The Cost of an Office Build-Out

by CoyDavidson on November 30, 2011

A key component of any lease negotiation is the tenant improvement allowance provided by the landlord to build-out or retrofit an office space for the tenant’s specific use.

One of the first questions every tenant has when considering either new or refurbished office space revolves around how much will build-out or tenant improvements (T.I.) cost? The tenant’s cost exposure is a key factor in the decision making process and important component in determining your projected total occupancy cost.

Projecting build-out costs beyond general ranges is challenging without the benefit of the space planning process, and so many building type options and lease size parameters that affect this estimate. Our friends at Ziegler Cooper Architects provided this Tenant Improvement Cost Guideline Matrix below for reference. For simplicity, the matrix is based on a single floor 20,000 square foot typical tenants, that might locate in one of three building types – Class A, Class B and Class C; and may have finish requirements that range from Building Standard or slightly above, Moderately Above Building Standard or High finish without being extravagant.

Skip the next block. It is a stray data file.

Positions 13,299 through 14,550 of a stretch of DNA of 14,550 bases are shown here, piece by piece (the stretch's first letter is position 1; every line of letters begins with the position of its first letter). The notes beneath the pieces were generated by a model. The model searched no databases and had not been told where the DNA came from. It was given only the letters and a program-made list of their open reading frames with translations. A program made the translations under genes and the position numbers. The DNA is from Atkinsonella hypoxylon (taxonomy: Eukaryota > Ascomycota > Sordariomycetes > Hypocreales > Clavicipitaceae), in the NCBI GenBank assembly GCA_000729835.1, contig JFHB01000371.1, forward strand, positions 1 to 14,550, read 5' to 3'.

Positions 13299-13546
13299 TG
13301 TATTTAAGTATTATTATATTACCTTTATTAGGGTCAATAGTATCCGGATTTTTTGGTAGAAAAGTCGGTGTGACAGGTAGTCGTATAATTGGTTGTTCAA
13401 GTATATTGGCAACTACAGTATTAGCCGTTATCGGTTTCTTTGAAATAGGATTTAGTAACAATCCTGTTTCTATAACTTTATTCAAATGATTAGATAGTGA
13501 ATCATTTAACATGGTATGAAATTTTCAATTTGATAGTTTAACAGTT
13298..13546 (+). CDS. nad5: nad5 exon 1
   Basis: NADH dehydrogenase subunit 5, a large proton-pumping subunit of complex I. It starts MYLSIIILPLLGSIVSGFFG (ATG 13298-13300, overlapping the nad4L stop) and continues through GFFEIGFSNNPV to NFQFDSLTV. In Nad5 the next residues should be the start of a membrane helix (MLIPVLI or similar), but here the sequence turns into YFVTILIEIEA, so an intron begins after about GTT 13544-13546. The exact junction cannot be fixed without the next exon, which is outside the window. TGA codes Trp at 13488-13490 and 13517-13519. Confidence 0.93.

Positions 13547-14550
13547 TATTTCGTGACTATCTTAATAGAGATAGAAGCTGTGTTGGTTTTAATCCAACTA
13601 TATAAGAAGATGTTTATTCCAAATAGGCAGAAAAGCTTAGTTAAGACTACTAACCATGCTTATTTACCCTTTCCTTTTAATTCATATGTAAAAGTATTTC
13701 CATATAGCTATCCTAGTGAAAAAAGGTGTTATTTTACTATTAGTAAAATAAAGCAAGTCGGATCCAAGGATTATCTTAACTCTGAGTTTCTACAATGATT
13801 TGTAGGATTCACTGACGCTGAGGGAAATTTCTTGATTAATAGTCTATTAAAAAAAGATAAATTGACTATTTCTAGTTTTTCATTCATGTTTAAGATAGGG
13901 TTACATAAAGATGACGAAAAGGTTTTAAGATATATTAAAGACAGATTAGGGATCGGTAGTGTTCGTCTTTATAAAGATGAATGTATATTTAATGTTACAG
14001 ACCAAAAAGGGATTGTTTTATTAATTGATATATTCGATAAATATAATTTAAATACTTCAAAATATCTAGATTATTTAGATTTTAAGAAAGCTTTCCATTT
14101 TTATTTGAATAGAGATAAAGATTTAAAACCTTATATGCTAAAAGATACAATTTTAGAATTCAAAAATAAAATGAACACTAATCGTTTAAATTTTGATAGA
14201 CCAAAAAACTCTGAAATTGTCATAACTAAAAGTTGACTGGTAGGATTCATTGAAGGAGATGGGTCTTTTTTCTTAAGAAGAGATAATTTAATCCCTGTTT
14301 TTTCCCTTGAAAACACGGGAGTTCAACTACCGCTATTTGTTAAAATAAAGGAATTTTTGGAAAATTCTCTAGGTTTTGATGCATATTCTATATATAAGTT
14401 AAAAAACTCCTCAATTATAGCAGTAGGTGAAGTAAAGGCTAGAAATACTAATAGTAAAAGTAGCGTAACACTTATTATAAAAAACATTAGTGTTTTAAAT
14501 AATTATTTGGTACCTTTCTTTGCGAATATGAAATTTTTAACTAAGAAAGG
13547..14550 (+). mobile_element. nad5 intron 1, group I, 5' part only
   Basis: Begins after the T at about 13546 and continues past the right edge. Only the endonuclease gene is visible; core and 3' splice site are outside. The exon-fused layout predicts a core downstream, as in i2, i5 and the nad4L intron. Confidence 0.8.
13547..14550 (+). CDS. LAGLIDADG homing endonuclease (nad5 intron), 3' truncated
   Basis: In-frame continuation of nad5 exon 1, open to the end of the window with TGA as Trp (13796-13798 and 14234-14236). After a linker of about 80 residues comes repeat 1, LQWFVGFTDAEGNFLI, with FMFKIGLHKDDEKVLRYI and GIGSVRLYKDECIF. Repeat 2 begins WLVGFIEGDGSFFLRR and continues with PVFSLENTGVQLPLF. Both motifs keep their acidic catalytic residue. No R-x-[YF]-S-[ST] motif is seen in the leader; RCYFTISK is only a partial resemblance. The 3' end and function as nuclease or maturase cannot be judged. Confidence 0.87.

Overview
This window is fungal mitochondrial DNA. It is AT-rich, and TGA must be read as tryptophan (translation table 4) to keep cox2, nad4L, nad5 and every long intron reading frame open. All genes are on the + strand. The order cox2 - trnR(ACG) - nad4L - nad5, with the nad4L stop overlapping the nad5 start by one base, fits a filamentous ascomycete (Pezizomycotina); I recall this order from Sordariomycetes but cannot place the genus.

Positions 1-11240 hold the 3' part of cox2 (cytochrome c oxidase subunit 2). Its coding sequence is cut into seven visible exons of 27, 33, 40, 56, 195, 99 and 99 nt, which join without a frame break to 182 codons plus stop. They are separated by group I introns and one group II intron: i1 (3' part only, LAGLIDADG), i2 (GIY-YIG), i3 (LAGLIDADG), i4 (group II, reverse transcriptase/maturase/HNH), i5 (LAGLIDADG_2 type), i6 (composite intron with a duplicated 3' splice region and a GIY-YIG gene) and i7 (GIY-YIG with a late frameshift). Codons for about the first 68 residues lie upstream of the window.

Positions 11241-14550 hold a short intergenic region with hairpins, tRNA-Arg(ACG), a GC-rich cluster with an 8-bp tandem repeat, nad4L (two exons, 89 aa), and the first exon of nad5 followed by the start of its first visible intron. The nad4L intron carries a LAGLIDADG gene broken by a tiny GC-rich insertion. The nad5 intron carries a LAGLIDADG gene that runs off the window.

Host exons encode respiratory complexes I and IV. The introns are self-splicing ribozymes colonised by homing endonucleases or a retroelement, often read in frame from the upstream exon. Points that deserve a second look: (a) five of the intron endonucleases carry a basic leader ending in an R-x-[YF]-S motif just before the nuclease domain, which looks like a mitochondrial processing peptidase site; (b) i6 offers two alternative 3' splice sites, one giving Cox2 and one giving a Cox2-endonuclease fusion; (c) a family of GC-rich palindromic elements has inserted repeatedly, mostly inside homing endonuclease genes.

This is a guideline only and actual costs will vary based on the condition of the original space, the amount of re-usable assets, the tenant size (say ½ floor versus full floor) and other factors.  It is an average of 3 different General Contractors that specialize in TI work plus historic experience in the market. The consensus opinion from contractors indicates slight increases in cost as we move into 2012.

Tenant Improvement Cost Matrix – November 2011

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  • Lucy Price

    Tenants should also check their area for any rebates, incentives or concessions the local government or utility is offering to build-out energy efficient space.  Efficient T8 lighting, motion sensors, high efficiency split systems for server rooms and the like could qualify for rebates from the local utility and possibly tax advantages, for which tenants should consult their accountant.  For futher information check http://www.dsireusa.com for what is available in jurisdictions accross the U. S.
    The incentive will help pay for the difference in cost,between energy efficient and code, if there is any, plus reduce the building’s electricity cost.  That’s a plus for both sides of the table.

  • Jwalkerinmd

    This is good insight and I like Lucy’s comment below.  I would think that the variance in TI costs would largely be a function of the labor rates for each market across the U.S.

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